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Leadership skills are an integral part of developing leadership. Unfortunately there is no such thing as a universal set of leader traits or skills that will be optimal in all organisations and situations. Far more important than learning the skills of leadership is the application of those skills into the specific environment, as the fit of those skills with the context seems to be the best indicator of leadership success (see our blog as to why all the available research only seems to indicate the importance of fit between context and skill)
Early trait theories of leadership highlighted key personal qualities and characteristics that defined their leadership skills. Amongst those traits were a strong desire to influence others, ambitious and achievement orientated, persuasive, energetic, self-confident, decisive, diplomatic, assertive, adaptable, dependable and creative. Despite such an exhaustive list of skills & traits, researchers found that “the relative importance of each trait depended on the situation
Recently, leadership skills have begun to focus on the Big Five personality factors (OCEAN) of Openness to experience, Conscientiousness, Extroversion, Agreeableness and Neuroticism and how they correlate with leadership effectiveness. See our blog for more details on this interesting piece on correlations between leadership effectiveness and personality traits.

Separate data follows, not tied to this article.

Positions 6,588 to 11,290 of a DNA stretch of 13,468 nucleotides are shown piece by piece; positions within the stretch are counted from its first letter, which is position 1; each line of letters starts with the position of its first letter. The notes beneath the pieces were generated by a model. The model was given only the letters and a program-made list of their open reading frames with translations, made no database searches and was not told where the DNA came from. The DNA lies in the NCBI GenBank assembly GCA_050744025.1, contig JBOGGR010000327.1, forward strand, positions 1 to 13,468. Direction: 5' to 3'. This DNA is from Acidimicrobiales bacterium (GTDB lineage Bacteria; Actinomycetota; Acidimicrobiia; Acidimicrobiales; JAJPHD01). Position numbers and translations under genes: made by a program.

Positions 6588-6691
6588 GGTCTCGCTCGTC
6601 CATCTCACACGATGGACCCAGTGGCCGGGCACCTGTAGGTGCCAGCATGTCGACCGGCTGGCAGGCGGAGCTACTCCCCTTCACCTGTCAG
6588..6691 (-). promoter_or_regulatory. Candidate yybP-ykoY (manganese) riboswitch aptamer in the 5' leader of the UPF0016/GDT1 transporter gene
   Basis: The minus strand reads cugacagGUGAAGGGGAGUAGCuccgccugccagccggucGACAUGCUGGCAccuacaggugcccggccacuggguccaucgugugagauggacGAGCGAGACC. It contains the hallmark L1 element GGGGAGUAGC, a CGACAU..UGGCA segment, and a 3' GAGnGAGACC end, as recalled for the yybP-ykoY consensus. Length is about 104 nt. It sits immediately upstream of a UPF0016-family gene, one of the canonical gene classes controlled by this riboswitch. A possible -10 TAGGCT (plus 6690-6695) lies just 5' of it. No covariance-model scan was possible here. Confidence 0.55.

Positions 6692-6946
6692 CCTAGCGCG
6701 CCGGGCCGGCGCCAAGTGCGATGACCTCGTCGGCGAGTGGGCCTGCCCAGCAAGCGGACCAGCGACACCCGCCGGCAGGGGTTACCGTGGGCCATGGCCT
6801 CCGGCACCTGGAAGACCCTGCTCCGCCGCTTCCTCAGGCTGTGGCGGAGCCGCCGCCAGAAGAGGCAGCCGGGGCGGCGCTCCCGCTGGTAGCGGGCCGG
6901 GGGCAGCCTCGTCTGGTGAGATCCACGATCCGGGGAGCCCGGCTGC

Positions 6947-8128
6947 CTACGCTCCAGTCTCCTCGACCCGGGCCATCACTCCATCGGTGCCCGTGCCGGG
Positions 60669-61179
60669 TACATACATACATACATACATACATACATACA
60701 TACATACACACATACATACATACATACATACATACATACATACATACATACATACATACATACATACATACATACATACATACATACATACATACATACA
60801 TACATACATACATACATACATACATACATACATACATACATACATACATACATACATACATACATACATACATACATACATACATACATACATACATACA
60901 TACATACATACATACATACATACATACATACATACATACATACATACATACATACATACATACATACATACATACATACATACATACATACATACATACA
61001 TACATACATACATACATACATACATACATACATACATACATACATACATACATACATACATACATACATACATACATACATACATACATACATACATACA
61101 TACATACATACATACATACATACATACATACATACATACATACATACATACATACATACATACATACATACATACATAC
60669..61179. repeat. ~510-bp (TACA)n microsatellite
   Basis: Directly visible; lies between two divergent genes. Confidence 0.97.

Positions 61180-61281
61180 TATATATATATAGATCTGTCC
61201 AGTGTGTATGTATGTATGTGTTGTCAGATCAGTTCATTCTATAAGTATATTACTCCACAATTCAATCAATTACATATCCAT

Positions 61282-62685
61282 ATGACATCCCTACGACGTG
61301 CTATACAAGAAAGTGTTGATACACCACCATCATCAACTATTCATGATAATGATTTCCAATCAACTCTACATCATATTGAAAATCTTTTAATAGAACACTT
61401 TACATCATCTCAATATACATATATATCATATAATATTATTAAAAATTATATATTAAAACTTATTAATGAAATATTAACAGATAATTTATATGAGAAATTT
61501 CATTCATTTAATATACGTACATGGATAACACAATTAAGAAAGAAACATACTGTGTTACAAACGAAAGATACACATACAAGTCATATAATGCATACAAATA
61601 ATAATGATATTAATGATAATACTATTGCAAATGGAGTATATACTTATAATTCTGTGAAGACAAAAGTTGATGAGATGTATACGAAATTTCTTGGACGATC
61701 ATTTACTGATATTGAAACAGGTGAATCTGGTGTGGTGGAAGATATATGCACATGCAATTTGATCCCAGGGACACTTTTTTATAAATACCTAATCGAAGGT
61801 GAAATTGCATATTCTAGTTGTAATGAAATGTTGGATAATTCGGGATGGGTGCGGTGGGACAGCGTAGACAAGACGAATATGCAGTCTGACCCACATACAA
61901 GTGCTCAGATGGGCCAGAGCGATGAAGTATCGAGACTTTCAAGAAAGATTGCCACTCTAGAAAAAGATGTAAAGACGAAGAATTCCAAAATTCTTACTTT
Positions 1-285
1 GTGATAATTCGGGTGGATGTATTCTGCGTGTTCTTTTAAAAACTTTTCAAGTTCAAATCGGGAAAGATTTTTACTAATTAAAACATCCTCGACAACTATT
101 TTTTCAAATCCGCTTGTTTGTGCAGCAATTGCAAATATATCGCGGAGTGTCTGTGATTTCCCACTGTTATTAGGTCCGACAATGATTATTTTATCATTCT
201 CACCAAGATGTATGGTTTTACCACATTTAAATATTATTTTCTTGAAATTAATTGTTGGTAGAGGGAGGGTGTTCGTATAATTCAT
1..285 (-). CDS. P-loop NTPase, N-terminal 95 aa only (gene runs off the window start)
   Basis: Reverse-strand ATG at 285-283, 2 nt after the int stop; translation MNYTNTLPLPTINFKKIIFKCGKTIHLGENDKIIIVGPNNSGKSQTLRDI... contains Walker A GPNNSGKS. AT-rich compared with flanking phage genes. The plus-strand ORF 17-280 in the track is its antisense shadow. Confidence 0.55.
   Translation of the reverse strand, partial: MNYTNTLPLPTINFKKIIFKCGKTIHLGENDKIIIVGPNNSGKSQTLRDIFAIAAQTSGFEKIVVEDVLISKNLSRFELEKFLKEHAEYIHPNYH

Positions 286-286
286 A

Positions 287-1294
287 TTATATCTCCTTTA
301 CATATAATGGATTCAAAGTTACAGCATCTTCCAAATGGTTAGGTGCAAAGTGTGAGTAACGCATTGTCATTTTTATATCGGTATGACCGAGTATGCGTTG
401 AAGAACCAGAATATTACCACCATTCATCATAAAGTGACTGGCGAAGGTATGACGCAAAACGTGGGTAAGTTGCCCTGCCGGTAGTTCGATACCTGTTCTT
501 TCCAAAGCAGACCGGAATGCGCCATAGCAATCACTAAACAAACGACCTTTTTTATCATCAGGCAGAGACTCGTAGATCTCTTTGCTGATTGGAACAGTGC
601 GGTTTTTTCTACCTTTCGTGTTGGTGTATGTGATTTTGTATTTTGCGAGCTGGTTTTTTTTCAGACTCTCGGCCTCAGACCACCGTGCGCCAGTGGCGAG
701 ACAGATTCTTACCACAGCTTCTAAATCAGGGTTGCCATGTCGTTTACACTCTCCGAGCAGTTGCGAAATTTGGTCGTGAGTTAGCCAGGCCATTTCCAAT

Others have found a relatively small number of widely supported characteristics of leadership skills, including high energy, good stress tolerance, self confidence, internal locus of control, emotional maturity, integrity, power motivation, achievement orientation, need for affiliation, technical skills, interpersonal skills and conceptual skills.
Given that great leadership is about fitting the right leadership skills to the right environment there are a number of general skills that seem appropriate for a good leader to have… These include self awareness; interpersonal skills (e.g. listening skills, assertiveness skills, empathy skills to be able to read other people, language skills to be able to clearly communicate, appropriately skilled in offering & receiving feedback); wider managerial skills (e.g. delegation skills, team-building skills, meeting skills, coping with diversity in the workplace, planning skills, decision making, project management, conflict management, cultural competence) and problem solving skills.
Learning specific skills will not make you a great leader, but focusing the right leadership skill for the right leadership environment will more than probably work.
Executive coaching is a great way to develop not only the leadership skills but also how to apply different leadership skills to different and specific situations. Executive coaching helps you become aware of the different skills available to you, what skills are most suitable to you and your environment, an opportunity to practise those skills before applying them in the workplace.
Join the dozens of others who have developed their leadership skills by contacting us using the form opposite.